|Why NYC Is Losing Its Independent Retailers
||[Nov. 11th, 2011|07:43 am]
International Bon Vivant and Raconteur
You may already know that the cost of living in New York City is unreasonable. Residential rents and the price of real estate are astronomical. Last year, when I started looking for a place to buy, I was instantly priced out of the leafy brownstone Brooklyn neighborhood I'd rented in for nearly two decades. I couldn't find a one-bedroom apartment for less than half a million. Most were closer to three-quarters of a million. It's absurd. The housing bubble never really burst in New York City.
But what you may not know is that the rents are just as bad, and maybe even worse, for retailers. A small, independently owned pet supply store in my old neighborhood had to move to a new location because their rent was raised to a whopping $14,000. A month. Their new location? One block down and on the other side of the street. It's that crazy.
If you want to know why the independent retailer scene in New York City is dying and there's an American Apparel on every street corner, you need look no further than the absurdly high retail rents.
So when the petition started earlier this year to save St. Mark's Bookshop, an independent Lower East Side fixture for many years, from a rent hike to a mind-boggling $20,000 a month, which it couldn't afford, and which would result in the shop closing, I signed it without hesitation, along with more than 44,000 other people. To be honest, I didn't expect it to work. I've seen landlords let retail spaces sit empty for years rather than lower their rents. (Some time ago, Blockbuster got priced out of a space in my old neighborhood. Blockbuster, for crying out loud! The space stayed empty for another two years after they left--two years when the landlord could have been collecting a reasonable rent rather than no rent at all. Anyway, now it's a Union Market, and I'm sure they're paying up the wazoo.)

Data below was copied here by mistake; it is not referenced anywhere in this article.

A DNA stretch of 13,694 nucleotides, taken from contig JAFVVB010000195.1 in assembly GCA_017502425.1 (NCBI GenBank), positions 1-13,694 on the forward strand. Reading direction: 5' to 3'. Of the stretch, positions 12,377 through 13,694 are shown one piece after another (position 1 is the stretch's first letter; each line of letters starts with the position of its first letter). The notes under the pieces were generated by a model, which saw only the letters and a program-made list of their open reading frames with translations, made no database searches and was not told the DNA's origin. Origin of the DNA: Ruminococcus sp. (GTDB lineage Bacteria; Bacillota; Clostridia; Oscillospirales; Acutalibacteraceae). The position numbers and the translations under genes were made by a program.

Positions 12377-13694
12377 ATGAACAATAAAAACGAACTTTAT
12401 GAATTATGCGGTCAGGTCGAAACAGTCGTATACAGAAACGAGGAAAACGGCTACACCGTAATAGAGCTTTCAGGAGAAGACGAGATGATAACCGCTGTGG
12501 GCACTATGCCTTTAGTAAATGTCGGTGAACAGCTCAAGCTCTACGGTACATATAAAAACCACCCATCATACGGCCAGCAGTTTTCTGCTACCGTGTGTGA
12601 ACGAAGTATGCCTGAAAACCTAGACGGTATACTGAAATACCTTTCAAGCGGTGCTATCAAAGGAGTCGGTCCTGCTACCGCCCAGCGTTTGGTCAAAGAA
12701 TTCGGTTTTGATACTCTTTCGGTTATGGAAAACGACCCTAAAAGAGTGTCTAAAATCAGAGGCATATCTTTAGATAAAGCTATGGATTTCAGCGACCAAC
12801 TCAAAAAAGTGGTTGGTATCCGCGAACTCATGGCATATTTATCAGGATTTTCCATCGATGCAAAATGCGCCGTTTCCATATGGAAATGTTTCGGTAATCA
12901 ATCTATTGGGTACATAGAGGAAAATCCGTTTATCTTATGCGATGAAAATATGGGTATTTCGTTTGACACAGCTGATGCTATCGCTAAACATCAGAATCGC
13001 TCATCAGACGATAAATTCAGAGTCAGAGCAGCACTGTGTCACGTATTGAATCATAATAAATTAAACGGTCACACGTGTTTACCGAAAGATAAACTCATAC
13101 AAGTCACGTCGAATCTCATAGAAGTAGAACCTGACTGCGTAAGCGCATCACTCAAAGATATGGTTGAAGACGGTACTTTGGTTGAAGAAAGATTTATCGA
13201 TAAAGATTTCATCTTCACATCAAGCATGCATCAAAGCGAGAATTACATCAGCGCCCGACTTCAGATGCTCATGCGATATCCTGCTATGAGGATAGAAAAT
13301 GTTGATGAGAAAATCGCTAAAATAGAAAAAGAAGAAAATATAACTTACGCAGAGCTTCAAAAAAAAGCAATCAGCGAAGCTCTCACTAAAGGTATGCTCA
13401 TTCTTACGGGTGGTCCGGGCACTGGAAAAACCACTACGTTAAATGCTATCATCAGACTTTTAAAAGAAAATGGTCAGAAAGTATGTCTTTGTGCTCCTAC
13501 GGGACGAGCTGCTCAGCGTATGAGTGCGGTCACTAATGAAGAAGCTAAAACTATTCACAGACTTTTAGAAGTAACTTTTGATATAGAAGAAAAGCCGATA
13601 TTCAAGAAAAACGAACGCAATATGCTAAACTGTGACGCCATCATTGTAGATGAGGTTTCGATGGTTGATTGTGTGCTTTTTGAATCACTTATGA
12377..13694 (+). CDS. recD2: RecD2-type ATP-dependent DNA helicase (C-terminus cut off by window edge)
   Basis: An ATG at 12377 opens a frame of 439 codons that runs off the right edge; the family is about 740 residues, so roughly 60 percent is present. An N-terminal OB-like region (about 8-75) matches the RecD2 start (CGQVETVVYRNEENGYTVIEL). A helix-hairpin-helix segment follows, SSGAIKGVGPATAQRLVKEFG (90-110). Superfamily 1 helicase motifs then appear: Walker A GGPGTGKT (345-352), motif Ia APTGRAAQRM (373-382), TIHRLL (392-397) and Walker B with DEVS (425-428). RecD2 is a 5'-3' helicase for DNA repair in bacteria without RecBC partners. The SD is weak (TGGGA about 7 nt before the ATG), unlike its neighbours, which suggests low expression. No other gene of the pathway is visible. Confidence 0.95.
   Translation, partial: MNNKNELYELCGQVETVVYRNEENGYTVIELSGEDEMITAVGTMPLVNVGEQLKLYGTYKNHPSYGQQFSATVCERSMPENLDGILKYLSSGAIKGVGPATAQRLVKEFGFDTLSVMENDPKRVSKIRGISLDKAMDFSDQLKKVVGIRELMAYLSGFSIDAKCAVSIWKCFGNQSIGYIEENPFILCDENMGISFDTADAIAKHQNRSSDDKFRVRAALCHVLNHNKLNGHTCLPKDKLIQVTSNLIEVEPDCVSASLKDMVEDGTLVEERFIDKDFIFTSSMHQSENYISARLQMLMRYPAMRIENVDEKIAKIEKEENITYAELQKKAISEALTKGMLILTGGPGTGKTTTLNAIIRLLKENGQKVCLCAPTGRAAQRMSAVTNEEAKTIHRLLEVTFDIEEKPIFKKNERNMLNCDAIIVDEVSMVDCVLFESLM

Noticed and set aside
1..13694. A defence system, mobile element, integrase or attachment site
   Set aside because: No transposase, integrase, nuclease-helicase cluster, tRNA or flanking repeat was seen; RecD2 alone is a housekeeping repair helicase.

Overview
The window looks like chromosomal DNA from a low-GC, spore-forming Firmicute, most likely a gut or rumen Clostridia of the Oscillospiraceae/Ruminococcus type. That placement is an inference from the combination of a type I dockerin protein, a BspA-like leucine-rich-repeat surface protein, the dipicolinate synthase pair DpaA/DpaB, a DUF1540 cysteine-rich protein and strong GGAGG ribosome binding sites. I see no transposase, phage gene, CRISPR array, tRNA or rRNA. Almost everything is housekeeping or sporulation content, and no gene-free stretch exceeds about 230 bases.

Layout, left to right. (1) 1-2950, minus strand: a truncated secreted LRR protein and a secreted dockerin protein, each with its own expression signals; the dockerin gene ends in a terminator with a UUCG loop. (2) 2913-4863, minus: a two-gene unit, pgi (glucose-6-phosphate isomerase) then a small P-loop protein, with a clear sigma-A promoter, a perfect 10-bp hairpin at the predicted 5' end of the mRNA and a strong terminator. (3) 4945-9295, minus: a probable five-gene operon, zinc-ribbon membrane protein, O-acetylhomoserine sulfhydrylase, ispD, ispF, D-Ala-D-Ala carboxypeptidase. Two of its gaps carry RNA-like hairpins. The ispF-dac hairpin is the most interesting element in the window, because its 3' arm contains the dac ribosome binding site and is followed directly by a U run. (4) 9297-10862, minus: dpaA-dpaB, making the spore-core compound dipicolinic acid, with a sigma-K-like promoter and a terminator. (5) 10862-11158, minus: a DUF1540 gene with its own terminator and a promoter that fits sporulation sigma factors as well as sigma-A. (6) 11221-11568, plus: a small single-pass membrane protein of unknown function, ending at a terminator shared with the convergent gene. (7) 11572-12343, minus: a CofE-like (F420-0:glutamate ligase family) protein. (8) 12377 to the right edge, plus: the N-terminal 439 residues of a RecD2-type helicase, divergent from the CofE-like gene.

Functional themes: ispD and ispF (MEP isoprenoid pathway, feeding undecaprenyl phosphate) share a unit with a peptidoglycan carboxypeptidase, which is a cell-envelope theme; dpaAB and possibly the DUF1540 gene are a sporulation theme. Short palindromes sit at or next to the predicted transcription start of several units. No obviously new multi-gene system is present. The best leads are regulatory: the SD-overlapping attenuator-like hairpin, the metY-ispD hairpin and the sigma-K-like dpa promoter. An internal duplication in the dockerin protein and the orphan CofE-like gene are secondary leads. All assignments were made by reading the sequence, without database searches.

But the petition worked! I received an email this morning informing me that the landlord has finally agreed not to raise the rent to $20,000 a month. Hooray! So what will they be charging St. Mark's Bookshop per month instead to stay in the space?
Again, that's per month.
In New York City, this is considered a win. Anywhere else, it would be considered a joke. But the bookstore can stay now, and that was the point. I'm happy it's not being forced to close.
I just wonder what's going to happen when their rent is up for another increase. Something tells me the landlord won't be as reasonable the next time around. Because by then the economy will probably be healthier, and no doubt there will be an American Apparel branch itching to take over the space.